Most helpful positive review
16 of 17 people found the following review helpful
Rich, beautiful, engaging
on February 10, 2009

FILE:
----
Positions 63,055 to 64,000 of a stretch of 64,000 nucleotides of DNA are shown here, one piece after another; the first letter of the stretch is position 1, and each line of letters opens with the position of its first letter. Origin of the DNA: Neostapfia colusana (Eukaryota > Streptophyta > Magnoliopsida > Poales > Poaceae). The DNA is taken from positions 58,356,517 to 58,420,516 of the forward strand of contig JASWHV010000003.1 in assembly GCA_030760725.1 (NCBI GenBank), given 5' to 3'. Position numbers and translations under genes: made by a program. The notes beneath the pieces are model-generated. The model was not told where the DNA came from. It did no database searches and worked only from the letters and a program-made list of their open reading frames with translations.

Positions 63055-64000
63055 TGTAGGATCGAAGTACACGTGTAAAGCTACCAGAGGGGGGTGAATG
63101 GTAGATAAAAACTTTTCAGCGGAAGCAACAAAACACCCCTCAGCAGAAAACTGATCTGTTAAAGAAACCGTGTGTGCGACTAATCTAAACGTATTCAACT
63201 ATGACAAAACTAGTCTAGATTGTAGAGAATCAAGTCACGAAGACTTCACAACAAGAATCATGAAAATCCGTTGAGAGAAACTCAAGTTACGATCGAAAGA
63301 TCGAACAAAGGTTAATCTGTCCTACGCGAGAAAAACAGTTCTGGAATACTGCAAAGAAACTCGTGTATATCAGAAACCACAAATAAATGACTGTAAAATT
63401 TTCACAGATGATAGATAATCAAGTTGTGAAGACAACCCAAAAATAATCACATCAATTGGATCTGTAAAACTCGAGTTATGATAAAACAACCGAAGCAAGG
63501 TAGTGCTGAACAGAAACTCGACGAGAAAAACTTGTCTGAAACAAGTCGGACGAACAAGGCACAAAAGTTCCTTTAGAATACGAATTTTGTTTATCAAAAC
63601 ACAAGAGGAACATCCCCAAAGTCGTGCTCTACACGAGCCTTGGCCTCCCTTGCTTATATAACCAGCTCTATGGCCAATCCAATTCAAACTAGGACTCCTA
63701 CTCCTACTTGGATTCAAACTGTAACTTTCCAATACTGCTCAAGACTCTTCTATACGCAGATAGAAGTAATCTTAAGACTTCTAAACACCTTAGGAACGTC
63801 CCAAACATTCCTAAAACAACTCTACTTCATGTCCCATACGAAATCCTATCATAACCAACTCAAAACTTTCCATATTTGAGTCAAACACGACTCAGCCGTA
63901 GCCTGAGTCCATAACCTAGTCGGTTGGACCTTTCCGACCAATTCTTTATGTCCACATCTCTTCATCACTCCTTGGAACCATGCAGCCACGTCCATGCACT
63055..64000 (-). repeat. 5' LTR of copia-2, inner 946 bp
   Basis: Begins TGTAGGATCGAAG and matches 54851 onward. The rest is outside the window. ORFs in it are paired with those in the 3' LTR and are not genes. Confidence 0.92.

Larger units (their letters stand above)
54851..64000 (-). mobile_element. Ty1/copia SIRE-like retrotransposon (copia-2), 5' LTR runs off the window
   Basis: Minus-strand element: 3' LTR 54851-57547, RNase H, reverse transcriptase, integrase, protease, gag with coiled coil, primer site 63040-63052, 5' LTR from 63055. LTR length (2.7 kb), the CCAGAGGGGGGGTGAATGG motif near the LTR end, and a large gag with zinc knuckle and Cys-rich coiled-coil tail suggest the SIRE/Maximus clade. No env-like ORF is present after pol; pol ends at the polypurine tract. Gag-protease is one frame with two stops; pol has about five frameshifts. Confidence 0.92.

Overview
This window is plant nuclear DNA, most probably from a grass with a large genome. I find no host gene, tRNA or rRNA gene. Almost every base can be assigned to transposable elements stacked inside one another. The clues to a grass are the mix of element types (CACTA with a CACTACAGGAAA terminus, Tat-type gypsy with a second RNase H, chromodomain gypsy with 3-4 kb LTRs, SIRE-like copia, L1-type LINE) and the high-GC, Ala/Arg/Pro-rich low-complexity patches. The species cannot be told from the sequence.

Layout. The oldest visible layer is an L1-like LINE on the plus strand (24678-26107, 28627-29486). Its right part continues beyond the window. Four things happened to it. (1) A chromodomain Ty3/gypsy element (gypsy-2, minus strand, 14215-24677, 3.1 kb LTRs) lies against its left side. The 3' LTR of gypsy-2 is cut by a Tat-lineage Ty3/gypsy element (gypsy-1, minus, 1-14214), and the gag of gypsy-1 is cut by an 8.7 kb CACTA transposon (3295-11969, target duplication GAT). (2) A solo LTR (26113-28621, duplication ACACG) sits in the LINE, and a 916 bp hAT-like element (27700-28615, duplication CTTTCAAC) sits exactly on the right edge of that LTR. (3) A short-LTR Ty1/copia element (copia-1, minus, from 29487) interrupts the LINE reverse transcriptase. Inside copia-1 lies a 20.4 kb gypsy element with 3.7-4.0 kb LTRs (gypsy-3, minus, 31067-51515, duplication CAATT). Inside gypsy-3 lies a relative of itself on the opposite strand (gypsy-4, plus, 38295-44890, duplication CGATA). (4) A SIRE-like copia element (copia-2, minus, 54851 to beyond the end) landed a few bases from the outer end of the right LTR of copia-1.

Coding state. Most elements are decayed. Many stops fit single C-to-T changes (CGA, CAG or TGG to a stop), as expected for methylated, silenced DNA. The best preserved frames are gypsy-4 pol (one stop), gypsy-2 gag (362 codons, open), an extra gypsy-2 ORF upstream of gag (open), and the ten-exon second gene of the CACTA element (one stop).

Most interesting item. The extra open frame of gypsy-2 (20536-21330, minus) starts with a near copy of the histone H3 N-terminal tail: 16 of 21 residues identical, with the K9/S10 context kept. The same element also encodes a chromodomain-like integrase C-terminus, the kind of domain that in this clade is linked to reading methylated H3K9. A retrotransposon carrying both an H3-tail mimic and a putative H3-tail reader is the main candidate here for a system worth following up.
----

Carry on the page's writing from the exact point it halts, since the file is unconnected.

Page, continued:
This rich novel--the first in a trilogy--brings us to the plains of the Ganges during the beginnings of the Opium war, where the lives of a series of fascinating and diverse characters intersect: a wealthy, well-educated Raja, a young widow who grows poppies on a small plot of land, a British businessman who trades in opium, an American sailor, a group of culturally diverse and linguistically challenging sailors from around the Indian Ocean, a young French woman who grew up in India with her botanist father, a foul-mouthed and envious first-mate, and many many more. Ghosh invites us on a journey in time, in place, in language, and true to his previous works, it is so rich in detail, so convincing, so engaging that one truly feels they have been transported into another world. The reader, however, has to accept his proposal of entering into another culture (the culture of the trading ships in particular) and, similar to a journey to a foreign land, to not always understand the details of what is being said or done, but instead gather clues from the rest of the action and atmosphere. What is as much a tour de force--though so subtle as to be remarked only by those with a predisposition to thinking about such issues--is the way he evokes through his characters themes such as habitus, embodiment, identity and other concepts dear to anthropologists. As his characters migrate, change caste, fall or rise in social status and are generally confronted with sometimes radical shifts in their circumstances, they must also adapt their habits, diet, language, clothing, social interactions, perception of skin colour, and indeed their names. It must be emphasized, however, that Ghosh never is didactic (unlike some authors). Instead, the sheer beauty of his writing, the fascinating characters, the fast-paced action and more, all carry the reader on a wave that transports us from the poppy fields of Ghazipur, down the Ganges, and into the Indian Ocean through the lives of a group of people up-rooted by circumstance and thrown together on an old slave ship. Having read The Hungry Tide and The Glass Palace, this novel is no less engaging, probably more, and once again witnesses to Ghosh's monumental talent as a constantly-inventive writer and story-teller. There could be much more to say: his talent with different ways of speaking, different accents and dialects; his impeccable historical research, his sense of place, his amazingly rich vocabulary... but see for yourself. I am only glad that Sea of Poppies will have a sequel so I see where this wave will carry the ship and its passengers!